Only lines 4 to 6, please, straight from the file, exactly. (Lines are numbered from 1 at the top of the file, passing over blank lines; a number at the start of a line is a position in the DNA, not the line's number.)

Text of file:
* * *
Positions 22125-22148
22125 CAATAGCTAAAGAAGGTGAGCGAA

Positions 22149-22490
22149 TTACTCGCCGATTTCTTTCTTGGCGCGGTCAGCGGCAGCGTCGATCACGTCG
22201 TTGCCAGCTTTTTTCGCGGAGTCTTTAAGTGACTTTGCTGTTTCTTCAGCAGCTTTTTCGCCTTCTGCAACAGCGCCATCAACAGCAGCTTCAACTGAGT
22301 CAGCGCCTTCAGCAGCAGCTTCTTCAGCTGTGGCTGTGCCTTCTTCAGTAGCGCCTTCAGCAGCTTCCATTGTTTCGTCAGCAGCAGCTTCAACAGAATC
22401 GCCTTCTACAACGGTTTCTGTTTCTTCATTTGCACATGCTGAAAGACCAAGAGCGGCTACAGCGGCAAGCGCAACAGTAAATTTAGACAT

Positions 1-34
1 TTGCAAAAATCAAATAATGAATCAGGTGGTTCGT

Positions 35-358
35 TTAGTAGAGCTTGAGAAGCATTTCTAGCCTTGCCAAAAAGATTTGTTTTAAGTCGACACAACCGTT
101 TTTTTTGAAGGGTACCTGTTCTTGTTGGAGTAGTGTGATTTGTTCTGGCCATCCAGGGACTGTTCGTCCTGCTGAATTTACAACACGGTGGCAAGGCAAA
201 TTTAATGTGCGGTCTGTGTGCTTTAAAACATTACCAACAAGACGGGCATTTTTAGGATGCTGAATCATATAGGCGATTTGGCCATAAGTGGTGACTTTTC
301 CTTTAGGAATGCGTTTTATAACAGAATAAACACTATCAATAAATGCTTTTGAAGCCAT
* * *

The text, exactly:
22149 TTACTCGCCGATTTCTTTCTTGGCGCGGTCAGCGGCAGCGTCGATCACGTCG
22201 TTGCCAGCTTTTTTCGCGGAGTCTTTAAGTGACTTTGCTGTTTCTTCAGCAGCTTTTTCGCCTTCTGCAACAGCGCCATCAACAGCAGCTTCAACTGAGT
22301 CAGCGCCTTCAGCAGCAGCTTCTTCAGCTGTGGCTGTGCCTTCTTCAGTAGCGCCTTCAGCAGCTTCCATTGTTTCGTCAGCAGCAGCTTCAACAGAATC